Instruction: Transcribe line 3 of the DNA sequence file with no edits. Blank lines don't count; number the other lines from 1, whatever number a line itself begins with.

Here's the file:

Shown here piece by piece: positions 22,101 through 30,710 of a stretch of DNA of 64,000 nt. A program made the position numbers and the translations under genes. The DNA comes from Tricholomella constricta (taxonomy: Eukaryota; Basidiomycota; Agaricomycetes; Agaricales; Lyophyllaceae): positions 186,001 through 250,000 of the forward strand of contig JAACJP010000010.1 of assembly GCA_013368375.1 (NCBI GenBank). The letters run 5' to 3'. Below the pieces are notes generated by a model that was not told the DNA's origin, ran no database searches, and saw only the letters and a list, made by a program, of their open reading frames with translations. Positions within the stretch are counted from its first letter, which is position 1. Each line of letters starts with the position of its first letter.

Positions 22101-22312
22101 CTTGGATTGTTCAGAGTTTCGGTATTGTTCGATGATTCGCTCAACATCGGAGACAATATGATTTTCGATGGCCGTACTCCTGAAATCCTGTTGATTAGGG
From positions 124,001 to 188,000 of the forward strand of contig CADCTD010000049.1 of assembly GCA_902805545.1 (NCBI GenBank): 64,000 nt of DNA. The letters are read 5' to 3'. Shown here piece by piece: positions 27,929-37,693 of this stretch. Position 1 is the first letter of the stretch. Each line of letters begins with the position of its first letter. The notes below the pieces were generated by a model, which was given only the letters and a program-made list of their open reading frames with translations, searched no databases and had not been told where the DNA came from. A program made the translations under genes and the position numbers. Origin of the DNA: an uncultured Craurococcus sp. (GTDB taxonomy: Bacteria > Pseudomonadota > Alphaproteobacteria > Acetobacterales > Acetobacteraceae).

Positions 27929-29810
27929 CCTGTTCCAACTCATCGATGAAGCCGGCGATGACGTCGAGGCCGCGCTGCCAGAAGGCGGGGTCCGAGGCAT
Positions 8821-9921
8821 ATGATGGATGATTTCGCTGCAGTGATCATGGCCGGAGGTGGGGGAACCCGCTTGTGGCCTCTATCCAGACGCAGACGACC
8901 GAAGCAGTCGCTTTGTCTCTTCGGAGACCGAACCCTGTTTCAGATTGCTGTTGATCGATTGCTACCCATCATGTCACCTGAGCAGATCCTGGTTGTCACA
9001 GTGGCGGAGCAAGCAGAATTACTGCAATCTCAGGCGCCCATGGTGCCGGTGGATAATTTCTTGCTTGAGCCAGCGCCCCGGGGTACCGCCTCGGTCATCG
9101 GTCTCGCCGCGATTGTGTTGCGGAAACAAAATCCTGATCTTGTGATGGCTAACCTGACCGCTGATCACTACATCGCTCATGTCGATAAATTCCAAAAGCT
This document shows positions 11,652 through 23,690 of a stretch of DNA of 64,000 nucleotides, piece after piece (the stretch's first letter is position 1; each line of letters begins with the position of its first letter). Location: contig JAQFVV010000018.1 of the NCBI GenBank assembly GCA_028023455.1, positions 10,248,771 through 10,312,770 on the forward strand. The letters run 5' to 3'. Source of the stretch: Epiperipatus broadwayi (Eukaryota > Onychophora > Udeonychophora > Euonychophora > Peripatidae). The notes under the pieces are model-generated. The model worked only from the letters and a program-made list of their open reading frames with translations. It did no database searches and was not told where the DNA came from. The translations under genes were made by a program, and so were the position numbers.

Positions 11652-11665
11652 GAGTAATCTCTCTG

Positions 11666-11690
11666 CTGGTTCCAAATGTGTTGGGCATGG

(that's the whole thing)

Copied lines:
22101 CTTGGATTGTTCAGAGTTTCGGTATTGTTCGATGATTCGCTCAACATCGGAGACAATATGATTTTCGATGGCCGTACTCCTGAAATCCTGTTGATTAGGG